Last week, PNC took its first meaningful step toward improving this technology and, by extension, bettering the overall experience for its Virtual Wallet customers.
Virtual Wallet is a combination of three checking and savings accounts presented in a sophisticated calendar view. In 2010, PNC began letting its credit card customers add their transactions to the same calendar. This addition, which is meant to simplify account management at PNC, made the Virtual Wallet calendar very, very slow to load.
"It is not just you," Mike Ley, PNC's vice president of e-business and payments, acknowledged in a June interview.
"From what you've told me about your experience … you have the credit card, you have all those other things, so we're loading a lot of data for you," he said. "That's one reason" for the slowdown.
The other was the underlying technology, Adobe Flash. Had I read between the lines of Ley's comments in June, I might have realized Flash's days at PNC were numbered.
"We're in the midst of working on things to make it load even faster, as well as make the Virtual Wallet 'application,' if you will, more compatible from a surfing perspective from other platforms," he told me.
Last week, PNC finally pulled back the curtain on its fix for Virtual Wallet: the bank now allows its customers to switch away from the original Adobe Flash-based site to one written for HTML5, the latest version of the HTML markup language.
At the same time, PNC updated its Virtual Wallet iPhone app to add Fiserv's Popmoney, a person-to-person payment system the bank has long offered through its website.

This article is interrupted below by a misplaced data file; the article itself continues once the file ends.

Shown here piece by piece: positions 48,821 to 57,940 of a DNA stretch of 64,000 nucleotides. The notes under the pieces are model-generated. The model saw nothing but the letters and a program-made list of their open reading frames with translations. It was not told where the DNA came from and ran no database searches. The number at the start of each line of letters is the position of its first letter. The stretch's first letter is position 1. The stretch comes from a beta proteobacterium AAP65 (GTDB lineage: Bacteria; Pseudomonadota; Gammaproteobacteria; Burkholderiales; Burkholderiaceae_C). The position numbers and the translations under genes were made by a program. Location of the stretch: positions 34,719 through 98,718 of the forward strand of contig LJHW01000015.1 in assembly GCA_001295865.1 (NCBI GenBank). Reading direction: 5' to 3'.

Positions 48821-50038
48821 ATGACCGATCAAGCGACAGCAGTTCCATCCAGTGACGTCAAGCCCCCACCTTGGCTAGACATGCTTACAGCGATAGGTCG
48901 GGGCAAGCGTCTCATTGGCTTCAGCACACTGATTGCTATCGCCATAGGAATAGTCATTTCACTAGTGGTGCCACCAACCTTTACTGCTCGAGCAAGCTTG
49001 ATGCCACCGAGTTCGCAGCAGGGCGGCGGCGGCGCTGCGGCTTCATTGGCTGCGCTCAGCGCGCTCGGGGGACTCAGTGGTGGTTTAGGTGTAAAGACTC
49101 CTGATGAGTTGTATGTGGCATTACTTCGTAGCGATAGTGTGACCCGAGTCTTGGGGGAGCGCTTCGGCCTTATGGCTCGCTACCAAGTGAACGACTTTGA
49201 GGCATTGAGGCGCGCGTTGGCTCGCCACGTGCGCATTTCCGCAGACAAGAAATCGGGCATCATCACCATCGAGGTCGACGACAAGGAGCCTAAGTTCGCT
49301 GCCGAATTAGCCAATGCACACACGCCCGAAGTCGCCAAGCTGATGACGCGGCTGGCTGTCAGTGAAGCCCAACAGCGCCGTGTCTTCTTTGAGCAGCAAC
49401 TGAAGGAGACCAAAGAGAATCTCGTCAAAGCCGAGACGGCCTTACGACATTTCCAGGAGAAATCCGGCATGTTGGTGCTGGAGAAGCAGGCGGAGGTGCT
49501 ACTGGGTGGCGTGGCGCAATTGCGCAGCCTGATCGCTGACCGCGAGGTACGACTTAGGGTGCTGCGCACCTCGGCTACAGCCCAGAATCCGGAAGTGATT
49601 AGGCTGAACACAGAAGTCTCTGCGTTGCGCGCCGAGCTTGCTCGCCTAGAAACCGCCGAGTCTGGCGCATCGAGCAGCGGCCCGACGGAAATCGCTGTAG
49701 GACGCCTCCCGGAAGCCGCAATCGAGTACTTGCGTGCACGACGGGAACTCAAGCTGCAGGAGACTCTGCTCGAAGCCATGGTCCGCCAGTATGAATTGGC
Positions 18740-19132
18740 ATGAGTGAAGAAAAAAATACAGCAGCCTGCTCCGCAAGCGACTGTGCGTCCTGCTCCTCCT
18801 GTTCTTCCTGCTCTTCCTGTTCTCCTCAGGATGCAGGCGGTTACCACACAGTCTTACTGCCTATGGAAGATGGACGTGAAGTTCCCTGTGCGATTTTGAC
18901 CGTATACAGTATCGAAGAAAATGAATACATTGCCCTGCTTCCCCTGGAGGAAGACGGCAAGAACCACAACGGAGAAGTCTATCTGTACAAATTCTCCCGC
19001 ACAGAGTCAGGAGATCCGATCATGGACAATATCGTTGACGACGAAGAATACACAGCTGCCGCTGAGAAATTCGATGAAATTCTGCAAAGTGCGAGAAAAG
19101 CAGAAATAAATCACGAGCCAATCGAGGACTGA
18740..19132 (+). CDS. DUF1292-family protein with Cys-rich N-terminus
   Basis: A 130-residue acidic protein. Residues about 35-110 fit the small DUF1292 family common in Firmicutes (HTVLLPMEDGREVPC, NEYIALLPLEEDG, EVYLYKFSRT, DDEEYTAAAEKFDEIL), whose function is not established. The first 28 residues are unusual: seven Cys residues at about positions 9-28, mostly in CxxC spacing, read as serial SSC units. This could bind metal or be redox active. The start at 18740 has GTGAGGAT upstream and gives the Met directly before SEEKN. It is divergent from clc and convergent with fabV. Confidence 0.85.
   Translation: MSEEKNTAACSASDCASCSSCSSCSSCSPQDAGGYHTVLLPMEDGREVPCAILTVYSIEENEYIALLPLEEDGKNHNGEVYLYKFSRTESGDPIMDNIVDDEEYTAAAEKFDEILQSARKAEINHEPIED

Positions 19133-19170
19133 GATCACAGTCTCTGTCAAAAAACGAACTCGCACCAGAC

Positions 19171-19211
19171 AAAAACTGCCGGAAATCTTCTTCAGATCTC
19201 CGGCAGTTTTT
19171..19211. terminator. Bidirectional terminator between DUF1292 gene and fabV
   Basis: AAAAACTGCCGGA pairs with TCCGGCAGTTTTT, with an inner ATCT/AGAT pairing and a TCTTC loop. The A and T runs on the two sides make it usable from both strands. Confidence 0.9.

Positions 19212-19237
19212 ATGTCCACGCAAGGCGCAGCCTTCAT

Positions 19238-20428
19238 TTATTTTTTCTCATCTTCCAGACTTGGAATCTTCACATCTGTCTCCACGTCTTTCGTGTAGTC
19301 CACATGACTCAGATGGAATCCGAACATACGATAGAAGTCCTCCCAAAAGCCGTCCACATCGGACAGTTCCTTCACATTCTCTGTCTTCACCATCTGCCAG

Is the new online experience snappier? PNC lets users switch back and forth between the Flash and HTML5 versions, so it's easy to compare the two.
On my 2009 Mac Mini's Safari browser, the old site took 24 seconds to load. Switching to the HTML5 version, which looks just like the Flash one, cuts that load time down to 16 seconds. It's still not speedy, but it is a noticeable improvement. (To be clear, this is how the site performs for my accounts and transactions. Other customers may have a different experience based on their transaction volume and whether they link a credit card to Virtual Wallet.)
Another perk of HTML5 is it can display on smartphones such as the Apple iPhone, which has never supported Flash. PNC already had a bare-bones mobile site for Virtual Wallet users, as well as a dedicated app that provides a version of the Virtual Wallet calendar view shrunk down for an iPhone's screen.
Loading the full HTML5 site on my iPhone 4 took an agonizing 62 seconds over my home Internet connection.
On my third-generation iPad, the HTML5 site takes 29 seconds to load.
Once the site came up on the iPhone, I had the entire Virtual Wallet experience at my fingertips. It was clearly not designed for the iPhone's smaller screen, but if I want to zoom in on a particular week or day to review my transactions, I get exactly what I would see on my desktop computer's screen.
And that's a problem — with a mobile app, I get access to my phone's hardware, particularly the camera for mobile check capture. With PNC's standalone iPhone app for Virtual Wallet, I'm offered different views of my account based on how I want to hold the screen. There's even a feature that lets me move money by shaking my phone. None of these features appear if I'm using Virtual Wallet in the phone's browser.
The dedicated Virtual Wallet apps also load faster than the HTML5 site. From the moment I submit my password on my iPhone 4 app, it takes 28 seconds to see my recent transactions. On the iPad app, it's just 20 seconds.
The iPhone app's fresh addition of Popmoney is welcome. Person-to-person payment systems are worthless if they are not available when you need them, so this update was overdue. I had to dig to find the feature, and in the menu the app uses Fiserv's old "Pay Other People" label instead of the "Popmoney" brand, which doesn't show up until after I've tapped the link (on PNC's website, it does the same branding shuffle in reverse). But once I found the feature, it was easy to send a $10 test payment to a payee I had earlier enrolled online.